How did I get here? What happened along the way that brought me to this point? Where I could say “Good Morning, Ugly” to my reflection? Where I would fear the prospect of passing on my body image issues to my daughters?
Guess it’s time to recognize when I was first told I wasn’t enough. I wasn’t what I was “supposed to be.” That I was too much or too little.
Time to name the lies and call them out and replace them with the truth. Time to recognize the soft spots and tender places where I’m vulnerable to attack so I can reinforce them with armor.
Time to unpack some of my body image baggage.
As far back as I remember, I was admired for my cuteness. I remember adults telling me how beautiful I was. I’m told once a stranger asked, “do you know how cute you are?” and my response was, “Yeah. I know.” Out of the mouths of babes.
My eyes were a startling amber-hazel. My eyelashes luxuriously long. I had thick, chocolate brown hair, full, rosy, cherubic cheeks, a smooth, olive complexion, and a sparkling, easy smile. I was an adorable child.
The problem is, it began to define me very early.
I participated in pageants and won time and time again, which lead to an agent and auditions and commercials and minor film and television roles.
My childhood suddenly became dominated by capitalizing on my looks.
I remember playing soccer with a friend in 2nd or 3rd grade and falling on the field, scraping my knee. I burst into tears knowing I had an audition later that week. I wasn’t going to look perfect. I had to look perfect.
My example is extreme and certainly not commonplace, even for other child actors. We all internalize things differently. I’m sure not every professional child actor or pageant contestant had the same experience I did. And event though your experience is probably quite different from mine, I believe we have much more in common that it might seem.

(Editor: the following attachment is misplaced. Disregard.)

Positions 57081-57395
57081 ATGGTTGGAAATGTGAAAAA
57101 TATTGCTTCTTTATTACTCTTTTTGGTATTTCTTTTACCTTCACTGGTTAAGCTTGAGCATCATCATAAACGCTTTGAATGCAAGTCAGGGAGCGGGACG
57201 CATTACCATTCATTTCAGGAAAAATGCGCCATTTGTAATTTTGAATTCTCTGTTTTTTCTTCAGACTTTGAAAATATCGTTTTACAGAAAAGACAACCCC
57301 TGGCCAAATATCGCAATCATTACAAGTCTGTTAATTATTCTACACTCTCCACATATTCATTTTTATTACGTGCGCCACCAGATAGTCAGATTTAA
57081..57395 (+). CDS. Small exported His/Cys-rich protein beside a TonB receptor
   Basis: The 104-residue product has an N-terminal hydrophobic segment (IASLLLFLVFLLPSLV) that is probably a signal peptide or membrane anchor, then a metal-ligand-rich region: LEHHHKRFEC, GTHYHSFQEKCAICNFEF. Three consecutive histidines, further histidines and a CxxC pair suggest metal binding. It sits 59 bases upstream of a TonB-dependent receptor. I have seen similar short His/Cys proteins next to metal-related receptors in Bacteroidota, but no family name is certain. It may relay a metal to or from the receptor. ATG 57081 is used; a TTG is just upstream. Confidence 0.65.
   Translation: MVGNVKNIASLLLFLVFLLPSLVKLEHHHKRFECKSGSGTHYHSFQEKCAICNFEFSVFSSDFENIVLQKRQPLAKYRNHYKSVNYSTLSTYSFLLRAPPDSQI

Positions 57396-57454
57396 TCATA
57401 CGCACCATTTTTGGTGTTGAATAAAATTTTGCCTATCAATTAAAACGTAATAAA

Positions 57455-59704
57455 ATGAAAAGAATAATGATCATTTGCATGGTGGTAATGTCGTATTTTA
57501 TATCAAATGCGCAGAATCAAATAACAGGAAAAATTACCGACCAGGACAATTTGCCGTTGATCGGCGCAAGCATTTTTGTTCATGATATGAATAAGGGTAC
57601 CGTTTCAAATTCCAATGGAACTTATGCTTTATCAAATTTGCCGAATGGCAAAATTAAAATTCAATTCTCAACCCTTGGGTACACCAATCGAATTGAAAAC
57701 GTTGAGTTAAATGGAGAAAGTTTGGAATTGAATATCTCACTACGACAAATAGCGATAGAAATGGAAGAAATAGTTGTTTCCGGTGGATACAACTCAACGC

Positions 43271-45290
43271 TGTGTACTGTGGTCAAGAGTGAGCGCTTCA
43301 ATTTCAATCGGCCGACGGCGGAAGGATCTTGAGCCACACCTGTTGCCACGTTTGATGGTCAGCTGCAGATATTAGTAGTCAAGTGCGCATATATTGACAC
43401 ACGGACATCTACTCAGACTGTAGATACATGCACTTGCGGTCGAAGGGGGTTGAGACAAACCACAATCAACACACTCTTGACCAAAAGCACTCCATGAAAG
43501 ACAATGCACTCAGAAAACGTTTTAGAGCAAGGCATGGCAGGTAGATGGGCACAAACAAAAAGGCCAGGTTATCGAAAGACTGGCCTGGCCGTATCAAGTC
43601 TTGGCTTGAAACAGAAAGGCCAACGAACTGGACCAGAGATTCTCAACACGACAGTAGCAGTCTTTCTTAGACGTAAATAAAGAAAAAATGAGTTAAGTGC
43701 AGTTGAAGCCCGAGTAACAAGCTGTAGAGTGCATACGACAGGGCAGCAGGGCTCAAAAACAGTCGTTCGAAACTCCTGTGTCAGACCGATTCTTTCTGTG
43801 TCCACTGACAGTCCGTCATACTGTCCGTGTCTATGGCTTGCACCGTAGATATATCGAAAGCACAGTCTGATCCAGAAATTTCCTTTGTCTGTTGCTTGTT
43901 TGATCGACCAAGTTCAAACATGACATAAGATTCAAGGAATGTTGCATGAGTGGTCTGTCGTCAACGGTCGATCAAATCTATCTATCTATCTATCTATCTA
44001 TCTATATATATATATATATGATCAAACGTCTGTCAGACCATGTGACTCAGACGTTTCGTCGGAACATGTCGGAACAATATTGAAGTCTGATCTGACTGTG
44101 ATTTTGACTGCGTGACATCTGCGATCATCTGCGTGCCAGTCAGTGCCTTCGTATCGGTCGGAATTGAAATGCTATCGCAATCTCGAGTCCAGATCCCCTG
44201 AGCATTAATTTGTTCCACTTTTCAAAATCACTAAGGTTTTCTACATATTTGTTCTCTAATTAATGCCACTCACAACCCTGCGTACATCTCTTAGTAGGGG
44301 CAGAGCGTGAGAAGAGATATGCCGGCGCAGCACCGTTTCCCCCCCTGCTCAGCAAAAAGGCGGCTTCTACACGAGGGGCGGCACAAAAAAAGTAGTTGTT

What I am absolutely certain of is at such an early age, my body image and self-perception was first impacted by how adults treated me. What they said, how they reacted, what they chose to encourage and discourage.
Which is why I’m also filled with such hope for my daughters. It can end with me. I can have a huge impact right now, in these first few years, laying an unshakeable foundation before their peers step in. Hand in hand with the Lord in prayer, I can cover them with protective armor against the onslaught of body image attacks that lay ahead.
But before I can do all that, I need to deal with my own stuff. I need to sketch out how it was I felt about myself, my looks, my body in my early childhood, so that I might better understand what my daughters might be thinking and feeling in these early years.
What are your earliest memories of your body? Maybe you felt free and comfortable, loved running naked and playing games? Maybe you felt special for the attention you got for your pretty hair or adorable dimples? Perhaps you felt awkward and ugly in comparison to a sibling? Take some time to really think about your earliest body image beliefs. I’d love to hear from you in the comments or via e-mail!